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Why are Seashells So Strong? Researchers Uncover the Micelles Mystery

Micelles

Researchers at the US Department of Energy’s Pacific Northwest National Laboratory have just discovered what gives sea shells their amazing strength: micelles. And with this breakthrough they’re paving the way for advances in renewable energy technologies.

It began with a straightforward enough question – how do seashells and lobster claws get to be so strong when they’re mostly made out of calcium carbonate, i.e. chalk? Mechanics has been the answer so far. Calcium carbonate crystals were said to form when particles (organic elements and proteins, for instance) land on the crystallizing surface and get locked into the physical shape of the crystal.

The problem with this theory was that it didn’t explain how biominerals such as seashells and exoskeletons develop their compressive strain – the force within the structure that gives it its integrity and strength.

This is where the DOE’s research team used atomic force microscopy to create three-dimensional images of the calcium carbonate crystals in order to figure out just how the crystallization process takes place. The team used a type of calcium carbonate known as calcite, as well as a group of organic particles called micelles, to initiate the crystallization process.

It turns out that crystallization creates uneven, step-like grooves on the substrate surface which attract the micelle particles due to the chemical makeup of the step edges. This creates a chemical bond between particle and calcite that keeps the particle in place while the crystallizing continues around it, building up layer upon layer until the micelle particle is buried and effectively squeezed in place – hence the compressive strain within the crystal.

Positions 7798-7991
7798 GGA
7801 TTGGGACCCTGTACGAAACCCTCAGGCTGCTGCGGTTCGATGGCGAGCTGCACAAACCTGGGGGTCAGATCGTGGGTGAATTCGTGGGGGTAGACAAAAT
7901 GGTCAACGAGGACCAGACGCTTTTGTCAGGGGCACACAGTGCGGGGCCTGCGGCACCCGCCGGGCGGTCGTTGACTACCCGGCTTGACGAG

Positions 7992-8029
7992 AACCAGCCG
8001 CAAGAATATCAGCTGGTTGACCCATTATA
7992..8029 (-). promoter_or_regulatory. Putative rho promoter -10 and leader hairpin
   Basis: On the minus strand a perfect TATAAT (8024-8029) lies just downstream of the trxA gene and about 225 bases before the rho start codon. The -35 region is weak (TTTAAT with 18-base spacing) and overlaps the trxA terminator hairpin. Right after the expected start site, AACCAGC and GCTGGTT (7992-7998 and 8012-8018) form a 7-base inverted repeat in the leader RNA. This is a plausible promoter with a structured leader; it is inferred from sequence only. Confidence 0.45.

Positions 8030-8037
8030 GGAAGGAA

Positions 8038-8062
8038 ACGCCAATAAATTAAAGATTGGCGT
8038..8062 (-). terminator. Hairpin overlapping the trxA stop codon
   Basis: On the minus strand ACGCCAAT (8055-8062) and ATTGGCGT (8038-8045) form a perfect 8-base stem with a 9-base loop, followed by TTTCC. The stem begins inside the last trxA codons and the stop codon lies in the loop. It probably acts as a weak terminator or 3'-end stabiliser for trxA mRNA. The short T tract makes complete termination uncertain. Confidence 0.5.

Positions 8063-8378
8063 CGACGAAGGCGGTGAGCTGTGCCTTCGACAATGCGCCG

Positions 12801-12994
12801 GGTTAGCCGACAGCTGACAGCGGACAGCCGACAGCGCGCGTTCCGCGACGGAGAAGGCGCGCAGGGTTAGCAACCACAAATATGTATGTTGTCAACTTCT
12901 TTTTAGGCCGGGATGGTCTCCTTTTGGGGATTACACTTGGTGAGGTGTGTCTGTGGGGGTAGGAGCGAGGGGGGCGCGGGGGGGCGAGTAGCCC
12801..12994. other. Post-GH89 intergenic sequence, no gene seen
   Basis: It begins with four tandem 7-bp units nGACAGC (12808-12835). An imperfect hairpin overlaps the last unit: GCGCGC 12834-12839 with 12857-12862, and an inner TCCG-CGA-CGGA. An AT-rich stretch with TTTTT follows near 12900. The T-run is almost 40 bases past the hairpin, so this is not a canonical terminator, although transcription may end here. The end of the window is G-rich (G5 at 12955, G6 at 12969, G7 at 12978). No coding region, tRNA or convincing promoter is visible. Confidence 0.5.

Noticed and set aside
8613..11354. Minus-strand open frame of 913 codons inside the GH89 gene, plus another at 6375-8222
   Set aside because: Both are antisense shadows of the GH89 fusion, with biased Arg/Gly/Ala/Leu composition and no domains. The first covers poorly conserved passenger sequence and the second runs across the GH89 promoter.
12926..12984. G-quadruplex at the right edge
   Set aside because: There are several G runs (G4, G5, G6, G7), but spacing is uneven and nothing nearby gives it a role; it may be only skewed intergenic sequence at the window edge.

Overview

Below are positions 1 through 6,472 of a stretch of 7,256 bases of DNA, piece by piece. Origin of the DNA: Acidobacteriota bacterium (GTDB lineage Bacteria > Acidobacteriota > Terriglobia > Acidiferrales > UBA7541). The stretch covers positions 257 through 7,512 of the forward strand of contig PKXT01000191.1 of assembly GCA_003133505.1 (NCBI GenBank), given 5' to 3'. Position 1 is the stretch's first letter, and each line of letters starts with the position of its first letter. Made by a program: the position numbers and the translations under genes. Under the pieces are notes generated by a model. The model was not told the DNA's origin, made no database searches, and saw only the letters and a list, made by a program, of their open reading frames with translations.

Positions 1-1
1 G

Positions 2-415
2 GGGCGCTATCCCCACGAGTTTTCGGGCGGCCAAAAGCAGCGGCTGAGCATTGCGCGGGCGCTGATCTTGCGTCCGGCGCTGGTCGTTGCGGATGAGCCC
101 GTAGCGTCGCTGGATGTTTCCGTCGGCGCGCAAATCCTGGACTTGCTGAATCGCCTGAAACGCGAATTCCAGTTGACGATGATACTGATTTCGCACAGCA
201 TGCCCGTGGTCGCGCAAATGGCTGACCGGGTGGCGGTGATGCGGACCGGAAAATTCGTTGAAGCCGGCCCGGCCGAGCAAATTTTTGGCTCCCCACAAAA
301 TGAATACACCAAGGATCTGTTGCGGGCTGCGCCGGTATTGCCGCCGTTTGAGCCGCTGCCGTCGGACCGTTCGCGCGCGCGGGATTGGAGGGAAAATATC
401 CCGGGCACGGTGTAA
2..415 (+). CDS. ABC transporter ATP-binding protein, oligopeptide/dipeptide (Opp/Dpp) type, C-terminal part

“The steps capture the micelles for a chemical reason, not a mechanical one, and the resulting compression of the micelles by the steps then leads to forces that explain where the strength comes from,” says materials scientist Jim De Yoreo.

Figuring out how biominerals like seashells work is key to building synthetic materials with similarly advantageous qualities. De Yoreo says, “This work helps us provides us with ideas for trapping carbon dioxide in useful materials to deal with the excess greenhouse gases we’re putting in the atmosphere, or for incorporating light-responsive nanoparticles into highly ordered crystalline matrices for solar energy applications.”

Canada is already a leading player in carbon capture and storage (CCS) technology, with projects up and running in Saskatchewan (the Boundary Dam Project) and Alberta (the Alberta Carbon Trunk Line and the Quest project).

There is recent news in support of renewable technology, as well. November of this past year saw Ontario’s provincial government release its climate strategy, including a plan to reduce greenhouse gases to 80% below 1990 levels by 2050 and a cap and trade system that aims to encourage innovation in clean technologies.

Federally, following up on the Paris climate talks the Liberal government plans to reach an agreement with the provinces by March of this year on a national climate strategy. And further afield, the Canadian government will soon be in talks with the United States and Mexico on a North American climate strategy.

The DOE study was published in the journal Nature Communications and was supported by the US Department of Energy Office of Science, National Institutes of Health.

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About The Author /

Jayson is a writer, researcher and educator with a PhD in political philosophy from the University of Ottawa. His interests range from bioethics and innovations in the health sciences to governance, social justice and the history of ideas.
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